Breaking with nearly two decades of tradition, U.S. Secretary of State Rex Tillerson will most likely not be hosting any event for Ramadan, sources in the State Department told Reuters.

Former Secretary of State Madeline Albright began the tradition of hosting an Eid al-Fitr event 18 years ago under the administration of President Bill Clinton. It continued annually under the following presidencies of George W. Bush and Barack Obama. 

Now, according to the sources, Tillerson has declined a request from the State Department's Office of Religion and Global Affairs to host such an event. Other officials from the State Dept. have said they are "exploring" options for a Ramadan event, according to The Washington Post. But no invitations have been sent out, making it appear unlikely.

"U.S. ambassadors are encouraged to celebrate Ramadan through a variety of activities, which are held annually at missions around the world," a statement from the State Dept. said, without explaining why an Eid al-Fitr event in Washington D.C. had not been planned.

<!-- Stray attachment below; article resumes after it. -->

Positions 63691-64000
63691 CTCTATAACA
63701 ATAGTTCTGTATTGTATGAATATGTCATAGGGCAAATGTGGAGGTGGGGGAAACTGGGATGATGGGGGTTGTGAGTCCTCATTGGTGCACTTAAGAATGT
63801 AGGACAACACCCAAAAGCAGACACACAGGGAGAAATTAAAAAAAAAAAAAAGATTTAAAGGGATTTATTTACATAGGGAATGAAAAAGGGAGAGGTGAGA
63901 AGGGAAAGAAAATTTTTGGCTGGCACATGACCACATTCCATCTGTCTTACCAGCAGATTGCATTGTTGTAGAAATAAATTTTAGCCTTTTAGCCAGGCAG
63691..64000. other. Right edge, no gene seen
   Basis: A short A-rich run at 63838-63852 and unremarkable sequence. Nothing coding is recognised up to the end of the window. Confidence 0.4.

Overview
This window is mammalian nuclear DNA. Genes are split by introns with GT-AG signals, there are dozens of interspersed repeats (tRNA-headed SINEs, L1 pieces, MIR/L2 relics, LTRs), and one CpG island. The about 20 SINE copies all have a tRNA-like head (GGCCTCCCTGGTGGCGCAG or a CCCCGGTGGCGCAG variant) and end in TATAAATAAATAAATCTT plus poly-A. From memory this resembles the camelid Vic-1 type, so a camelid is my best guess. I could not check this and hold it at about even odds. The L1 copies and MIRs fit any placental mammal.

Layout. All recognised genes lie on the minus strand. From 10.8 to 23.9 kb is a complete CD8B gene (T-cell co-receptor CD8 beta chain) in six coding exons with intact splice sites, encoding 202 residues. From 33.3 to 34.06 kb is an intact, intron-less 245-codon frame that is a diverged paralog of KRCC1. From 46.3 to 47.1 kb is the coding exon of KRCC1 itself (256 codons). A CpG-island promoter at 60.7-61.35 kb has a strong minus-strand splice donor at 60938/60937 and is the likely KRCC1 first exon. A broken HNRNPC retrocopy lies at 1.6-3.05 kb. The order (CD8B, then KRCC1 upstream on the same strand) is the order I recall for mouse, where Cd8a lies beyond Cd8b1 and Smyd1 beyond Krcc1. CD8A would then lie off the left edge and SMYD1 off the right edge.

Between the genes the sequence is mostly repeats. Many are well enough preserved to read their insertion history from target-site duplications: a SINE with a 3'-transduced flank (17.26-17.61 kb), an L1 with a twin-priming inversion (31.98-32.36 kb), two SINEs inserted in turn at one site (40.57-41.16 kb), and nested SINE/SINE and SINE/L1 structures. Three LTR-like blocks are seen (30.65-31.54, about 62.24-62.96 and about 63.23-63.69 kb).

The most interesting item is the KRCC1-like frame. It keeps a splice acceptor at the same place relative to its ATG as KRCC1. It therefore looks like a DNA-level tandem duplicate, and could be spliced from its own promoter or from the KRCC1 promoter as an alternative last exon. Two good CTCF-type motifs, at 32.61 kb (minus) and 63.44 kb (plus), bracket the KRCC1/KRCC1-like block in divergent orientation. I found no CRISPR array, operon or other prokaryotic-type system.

In the past eight years, a growing number of U.S. government agencies and departments had begun hosting Ramadan gatherings. That appears to have changed under the Trump administration.

Jihad Saleh Williams, government liaison for the nonprofit Islamic Relief, has been instrumental in organizing events in Washington D.C. during the holy month in the past few years. Speaking to BuzzFeed, Williams said this is an "off year" for Ramadan events.

Some are wondering whether the White House will continue the tradition of hosting an Iftar, but Williams hasn't heard anything yet and no invitations have been sent. 

Even if Trump or the State Department decide to host a last minute Ramadan event, many Muslims are opposed to attending. With Trump's history of anti-Muslim rhetoric and his administration's efforts to ban immigrants and refugees from several Muslim-majority nations from visiting the U.S., the invitation wouldn't be welcome by many.

Prominent Muslims that have attended the White House Iftar in the past told BuzzFeed privately that they would boycott such an event hosted by Trump. 

“I don’t want them to take a picture of me shaking his hand when I have gotten nothing from him, have not been able to even meet with anyone from his administration,” Williams said. “I believe in engagement, but there has not been enough groundwork with the Muslim community.”

Whether or not Trump hosts an Iftar remains to be seen, although it appears increasingly unlikely. In an official statement to welcome the holy month, the president used the opportunity to talk about a terrorism, drawing criticism from many.